3 Mistakes To Avoid When Answering Tricky Interview Question

Recalling that no one is perfect is comforting and hiring managers shouldn’t expect you to be. It’s better to be just yourself, flaws, and all. But the one you should always be willing to answer is: “Can you walk me through your history of the work? It may sound like an easy question but I’ve seen many candidates stumbling over it. For several reasons, the problem is tricky.

Candidates do not usually come prepared with an answer because they assume it is as simple as reciting their curriculum vitae. But recruiting managers tend to hear far more than they already do.

Often, usually at the very beginning of an interview, they ask this question so applicants who fail to give an outstanding answer lose out on the chance to make a successful first impression.

1. Saying No or Giving incredibly weak examples

Your resume will direct the interview, but by providing clear and convincing examples, it’s up to you to carry the background information. It’s awkward to have no examples and may also cause the interviewer to doubt whether you’ve been honest in your resume, but getting poor examples is just as bad.

Let’s presume you were a senior project manager at one of your positions. Key highlights of the projects you were most proud of are worth mentioning. A mediocre response would be: I’ve completed [X project] from start to finish, with [X team members] leading everything. It had been quite good.

To further impress the interviewer, include specifics about what was special about the project, how the concept came about, what the outcomes were, and how the skills you learned would add value to the business.

2. Saying “ we ” too much instead of “ I ”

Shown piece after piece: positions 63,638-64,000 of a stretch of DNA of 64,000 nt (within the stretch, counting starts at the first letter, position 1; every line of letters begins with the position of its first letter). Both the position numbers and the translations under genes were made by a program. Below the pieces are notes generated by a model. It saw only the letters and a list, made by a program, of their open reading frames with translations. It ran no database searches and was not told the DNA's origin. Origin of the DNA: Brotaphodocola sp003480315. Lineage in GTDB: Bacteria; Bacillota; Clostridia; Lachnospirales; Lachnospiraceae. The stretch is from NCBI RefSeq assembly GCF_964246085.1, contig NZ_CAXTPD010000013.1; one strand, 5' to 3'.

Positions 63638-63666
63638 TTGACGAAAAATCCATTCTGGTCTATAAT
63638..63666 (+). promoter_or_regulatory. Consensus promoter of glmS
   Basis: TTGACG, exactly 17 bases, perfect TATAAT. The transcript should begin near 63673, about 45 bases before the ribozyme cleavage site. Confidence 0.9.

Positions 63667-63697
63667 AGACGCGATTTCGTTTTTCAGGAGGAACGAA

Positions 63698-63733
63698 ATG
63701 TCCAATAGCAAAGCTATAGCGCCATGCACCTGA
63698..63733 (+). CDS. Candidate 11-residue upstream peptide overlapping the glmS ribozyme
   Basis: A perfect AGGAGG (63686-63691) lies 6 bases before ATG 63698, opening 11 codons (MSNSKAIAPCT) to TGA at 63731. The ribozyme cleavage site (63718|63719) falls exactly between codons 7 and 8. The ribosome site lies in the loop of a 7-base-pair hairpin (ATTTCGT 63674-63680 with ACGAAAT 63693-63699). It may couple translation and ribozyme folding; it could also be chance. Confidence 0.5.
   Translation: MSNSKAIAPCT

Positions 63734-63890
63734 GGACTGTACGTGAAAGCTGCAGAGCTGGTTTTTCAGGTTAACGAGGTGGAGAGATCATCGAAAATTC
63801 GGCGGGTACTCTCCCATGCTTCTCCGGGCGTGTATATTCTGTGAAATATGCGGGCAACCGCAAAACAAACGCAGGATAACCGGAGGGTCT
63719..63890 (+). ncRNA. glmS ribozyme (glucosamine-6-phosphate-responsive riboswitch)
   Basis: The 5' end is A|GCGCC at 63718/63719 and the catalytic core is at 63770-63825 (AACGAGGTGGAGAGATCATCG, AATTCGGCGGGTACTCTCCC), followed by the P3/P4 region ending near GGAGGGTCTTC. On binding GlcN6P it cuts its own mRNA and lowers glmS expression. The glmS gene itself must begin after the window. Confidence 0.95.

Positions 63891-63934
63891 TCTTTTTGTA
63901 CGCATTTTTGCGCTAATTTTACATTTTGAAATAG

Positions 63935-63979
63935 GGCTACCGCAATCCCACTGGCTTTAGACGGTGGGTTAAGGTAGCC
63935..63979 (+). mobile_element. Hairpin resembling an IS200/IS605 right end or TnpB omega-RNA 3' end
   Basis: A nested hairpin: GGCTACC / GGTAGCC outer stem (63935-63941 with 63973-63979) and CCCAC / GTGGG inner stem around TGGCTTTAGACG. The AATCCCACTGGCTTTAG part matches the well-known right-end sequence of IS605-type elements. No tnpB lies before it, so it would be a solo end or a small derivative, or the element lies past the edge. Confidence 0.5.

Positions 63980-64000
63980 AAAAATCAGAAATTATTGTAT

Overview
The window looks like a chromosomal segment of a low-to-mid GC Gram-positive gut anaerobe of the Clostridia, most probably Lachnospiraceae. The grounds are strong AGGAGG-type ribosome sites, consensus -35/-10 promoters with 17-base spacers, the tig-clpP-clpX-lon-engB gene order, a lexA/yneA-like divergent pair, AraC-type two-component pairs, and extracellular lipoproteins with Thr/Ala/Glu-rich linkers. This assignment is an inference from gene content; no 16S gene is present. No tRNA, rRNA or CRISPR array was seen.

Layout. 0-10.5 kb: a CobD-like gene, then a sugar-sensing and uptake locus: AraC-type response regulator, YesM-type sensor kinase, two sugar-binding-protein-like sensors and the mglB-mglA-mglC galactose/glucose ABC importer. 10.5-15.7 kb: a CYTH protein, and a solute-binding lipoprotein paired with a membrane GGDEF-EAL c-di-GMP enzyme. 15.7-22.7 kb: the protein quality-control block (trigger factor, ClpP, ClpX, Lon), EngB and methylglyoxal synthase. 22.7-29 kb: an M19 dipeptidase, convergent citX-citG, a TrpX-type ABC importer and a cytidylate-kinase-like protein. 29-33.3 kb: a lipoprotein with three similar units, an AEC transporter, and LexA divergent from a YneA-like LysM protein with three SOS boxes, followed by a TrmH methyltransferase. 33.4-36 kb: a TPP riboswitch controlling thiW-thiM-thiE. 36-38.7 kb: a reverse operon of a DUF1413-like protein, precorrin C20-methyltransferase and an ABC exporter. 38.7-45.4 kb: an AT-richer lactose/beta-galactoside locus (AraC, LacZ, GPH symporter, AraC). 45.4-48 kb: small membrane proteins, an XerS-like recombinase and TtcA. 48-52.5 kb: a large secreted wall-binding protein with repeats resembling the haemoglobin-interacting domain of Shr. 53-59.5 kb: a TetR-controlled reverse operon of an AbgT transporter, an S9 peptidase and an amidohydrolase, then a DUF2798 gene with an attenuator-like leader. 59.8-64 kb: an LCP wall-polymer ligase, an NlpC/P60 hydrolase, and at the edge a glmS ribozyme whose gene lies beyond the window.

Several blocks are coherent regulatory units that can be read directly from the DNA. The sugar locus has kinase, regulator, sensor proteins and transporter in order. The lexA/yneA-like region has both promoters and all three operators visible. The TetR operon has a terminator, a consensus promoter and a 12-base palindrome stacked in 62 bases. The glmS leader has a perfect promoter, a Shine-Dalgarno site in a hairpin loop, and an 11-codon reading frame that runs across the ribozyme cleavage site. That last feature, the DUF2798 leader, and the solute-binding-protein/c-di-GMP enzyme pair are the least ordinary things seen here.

Being a team player and giving credit where credit is due is fine, but overuse of the word “we” makes you seem less confident and competent. Hiring managers want to learn about your achievements and not just your performance. Saying stuff as we worked on this or when we achieved in achieving this aim reveals so little on what principles you will put forward. Alternatively, seek to say, When I was a [X role] at [X company], my work doing [X project] helped the company contribute [X successes].

Note, this is your interview, and you should be thinking about yourself. It will always be a tough work market so don’t be afraid to compliment yourself.

3. Too much talking

Never over-elaborate and using filler sentences. If they find themselves hitting a wall, several candidates end up spewing mumbo-jumbo. Don’t be afraid to give yourself time to consider what to say. A useful trick is to suppose you answer the question: Why would we recruit you?

Keep in mind that your replies should be persuasive, cohesive, and meaningful. If you know that you have a natural propensity to ramble, write down what you’re going to say before the interview and then practice saying it out loud.


Although discussing errors you have made can be difficult, your willingness to do so is an advantage. Interviewers know it’s a tough question, and that’s why the correct answer will signal you ‘re the right candidate for the job.

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